This might be especially powerful if you can find a heritage choice. If you have Cornish heritage and a grandpa named George, Jory is a thoroughly modern possibility that incorporates both.
Of course, the opposite is true. I thought MacArthur would be a smashing middle name for our son, honoring my Italian grandfather and my Polish husband. Except we’re not Scottish. That bothered me exactly zero, but my husband couldn’t wrap his head around the idea.
So Great Aunt Beulah’s name doesn’t have any variant forms. But how ’bout Beulah’s middle name, maiden name, or surname? Was her maiden name Sloane? Or maybe she chose Rose for her baptismal name. There could be plenty of promising options besides Beulah.
Let’s pause for a minute here and talk about something controversial. If you’re naming a daughter, there’s no reason to avoid family surnames. Girls are just as deserving as boys of carrying on family names. And yet, there are those who will argue that naming a girl Parker or Jameson is stealing from the boys. I disagree, and a growing number of children – boys and girls – answer to names that don’t clearly announce their gender. But it’s worth knowing how others might perceive the name.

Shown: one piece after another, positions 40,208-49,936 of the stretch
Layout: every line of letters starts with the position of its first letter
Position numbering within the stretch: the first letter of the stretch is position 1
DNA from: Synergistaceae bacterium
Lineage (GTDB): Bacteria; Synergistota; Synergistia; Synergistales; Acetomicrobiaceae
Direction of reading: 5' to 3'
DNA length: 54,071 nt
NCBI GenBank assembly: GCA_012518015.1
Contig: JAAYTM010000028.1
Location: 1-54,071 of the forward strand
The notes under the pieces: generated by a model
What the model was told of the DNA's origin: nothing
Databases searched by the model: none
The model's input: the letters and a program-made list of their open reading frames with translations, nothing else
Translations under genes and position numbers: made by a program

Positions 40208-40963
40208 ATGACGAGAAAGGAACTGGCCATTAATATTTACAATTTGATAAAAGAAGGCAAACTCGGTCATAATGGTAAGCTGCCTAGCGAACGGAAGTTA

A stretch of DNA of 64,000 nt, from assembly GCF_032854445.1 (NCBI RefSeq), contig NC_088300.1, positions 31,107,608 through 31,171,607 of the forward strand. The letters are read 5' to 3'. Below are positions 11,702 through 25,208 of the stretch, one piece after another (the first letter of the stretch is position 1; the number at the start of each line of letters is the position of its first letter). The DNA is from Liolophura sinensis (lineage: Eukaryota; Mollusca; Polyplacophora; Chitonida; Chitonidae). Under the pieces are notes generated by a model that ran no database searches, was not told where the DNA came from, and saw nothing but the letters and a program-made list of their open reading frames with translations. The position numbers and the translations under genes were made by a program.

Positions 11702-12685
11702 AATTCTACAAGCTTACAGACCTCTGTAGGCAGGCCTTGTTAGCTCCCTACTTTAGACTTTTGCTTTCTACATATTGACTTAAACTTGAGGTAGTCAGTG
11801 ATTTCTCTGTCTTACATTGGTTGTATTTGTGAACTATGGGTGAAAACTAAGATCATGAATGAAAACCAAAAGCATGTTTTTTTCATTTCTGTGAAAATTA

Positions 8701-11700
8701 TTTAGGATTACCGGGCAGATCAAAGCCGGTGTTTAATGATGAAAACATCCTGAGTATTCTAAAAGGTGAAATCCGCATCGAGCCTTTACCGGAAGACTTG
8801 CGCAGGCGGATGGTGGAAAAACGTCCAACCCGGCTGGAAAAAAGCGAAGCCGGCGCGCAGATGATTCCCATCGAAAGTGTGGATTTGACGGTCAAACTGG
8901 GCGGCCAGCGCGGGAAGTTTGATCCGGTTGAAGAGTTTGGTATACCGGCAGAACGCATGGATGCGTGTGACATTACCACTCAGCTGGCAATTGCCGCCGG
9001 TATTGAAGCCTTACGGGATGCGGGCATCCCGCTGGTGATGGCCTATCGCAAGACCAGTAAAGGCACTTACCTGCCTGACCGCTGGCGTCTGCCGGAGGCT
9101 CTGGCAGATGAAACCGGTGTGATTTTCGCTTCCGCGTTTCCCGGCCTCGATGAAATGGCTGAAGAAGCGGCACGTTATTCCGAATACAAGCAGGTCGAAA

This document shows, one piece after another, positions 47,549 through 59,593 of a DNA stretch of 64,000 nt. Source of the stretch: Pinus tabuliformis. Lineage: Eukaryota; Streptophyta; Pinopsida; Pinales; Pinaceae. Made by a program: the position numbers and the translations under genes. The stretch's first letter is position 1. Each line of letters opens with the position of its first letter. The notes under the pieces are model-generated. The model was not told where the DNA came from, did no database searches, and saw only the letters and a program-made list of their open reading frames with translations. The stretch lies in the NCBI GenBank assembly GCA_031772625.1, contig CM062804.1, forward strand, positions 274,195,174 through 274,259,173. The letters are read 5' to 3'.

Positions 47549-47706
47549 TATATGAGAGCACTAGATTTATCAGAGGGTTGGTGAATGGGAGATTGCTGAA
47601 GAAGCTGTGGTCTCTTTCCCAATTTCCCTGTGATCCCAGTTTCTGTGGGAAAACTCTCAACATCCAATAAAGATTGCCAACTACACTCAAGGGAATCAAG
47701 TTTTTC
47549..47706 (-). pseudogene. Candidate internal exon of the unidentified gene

Use a nickname
There’s more than one way to think about nicknames.
- You could honor your grandma Elizabeth with a daughter named Eliza, Libby, or Beth – a nickname for her given name, even if it’s one she never used personally.
- Herbert prefers Hank, so why not name your baby Hank? It might be a nickname, but it was his name. You might even use Henry – the formal name traditionally associated with Hank.